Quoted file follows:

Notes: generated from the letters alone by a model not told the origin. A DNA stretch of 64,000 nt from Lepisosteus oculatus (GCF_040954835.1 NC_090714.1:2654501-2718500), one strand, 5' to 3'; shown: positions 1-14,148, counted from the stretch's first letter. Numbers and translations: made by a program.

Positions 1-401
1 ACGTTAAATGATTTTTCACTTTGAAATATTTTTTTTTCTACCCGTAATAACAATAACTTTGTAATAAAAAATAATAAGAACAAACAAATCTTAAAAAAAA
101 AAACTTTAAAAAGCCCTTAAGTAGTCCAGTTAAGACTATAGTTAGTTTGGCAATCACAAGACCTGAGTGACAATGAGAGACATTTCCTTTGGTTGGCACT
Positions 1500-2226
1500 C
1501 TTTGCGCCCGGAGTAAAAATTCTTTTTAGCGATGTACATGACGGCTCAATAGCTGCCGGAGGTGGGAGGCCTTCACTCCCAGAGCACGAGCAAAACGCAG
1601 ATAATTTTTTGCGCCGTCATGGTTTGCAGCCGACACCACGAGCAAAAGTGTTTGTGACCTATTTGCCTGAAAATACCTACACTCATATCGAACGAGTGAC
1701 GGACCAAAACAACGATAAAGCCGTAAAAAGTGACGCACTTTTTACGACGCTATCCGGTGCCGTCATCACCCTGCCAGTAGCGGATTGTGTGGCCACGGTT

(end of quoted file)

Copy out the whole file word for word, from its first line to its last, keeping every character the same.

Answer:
Notes: generated from the letters alone by a model not told the origin. A DNA stretch of 64,000 nt from Lepisosteus oculatus (GCF_040954835.1 NC_090714.1:2654501-2718500), one strand, 5' to 3'; shown: positions 1-14,148, counted from the stretch's first letter. Numbers and translations: made by a program.

Positions 1-401
1 ACGTTAAATGATTTTTCACTTTGAAATATTTTTTTTTCTACCCGTAATAACAATAACTTTGTAATAAAAAATAATAAGAACAAACAAATCTTAAAAAAAA
101 AAACTTTAAAAAGCCCTTAAGTAGTCCAGTTAAGACTATAGTTAGTTTGGCAATCACAAGACCTGAGTGACAATGAGAGACATTTCCTTTGGTTGGCACT
Positions 1500-2226
1500 C
1501 TTTGCGCCCGGAGTAAAAATTCTTTTTAGCGATGTACATGACGGCTCAATAGCTGCCGGAGGTGGGAGGCCTTCACTCCCAGAGCACGAGCAAAACGCAG
1601 ATAATTTTTTGCGCCGTCATGGTTTGCAGCCGACACCACGAGCAAAAGTGTTTGTGACCTATTTGCCTGAAAATACCTACACTCATATCGAACGAGTGAC
1701 GGACCAAAACAACGATAAAGCCGTAAAAAGTGACGCACTTTTTACGACGCTATCCGGTGCCGTCATCACCCTGCCAGTAGCGGATTGTGTGGCCACGGTT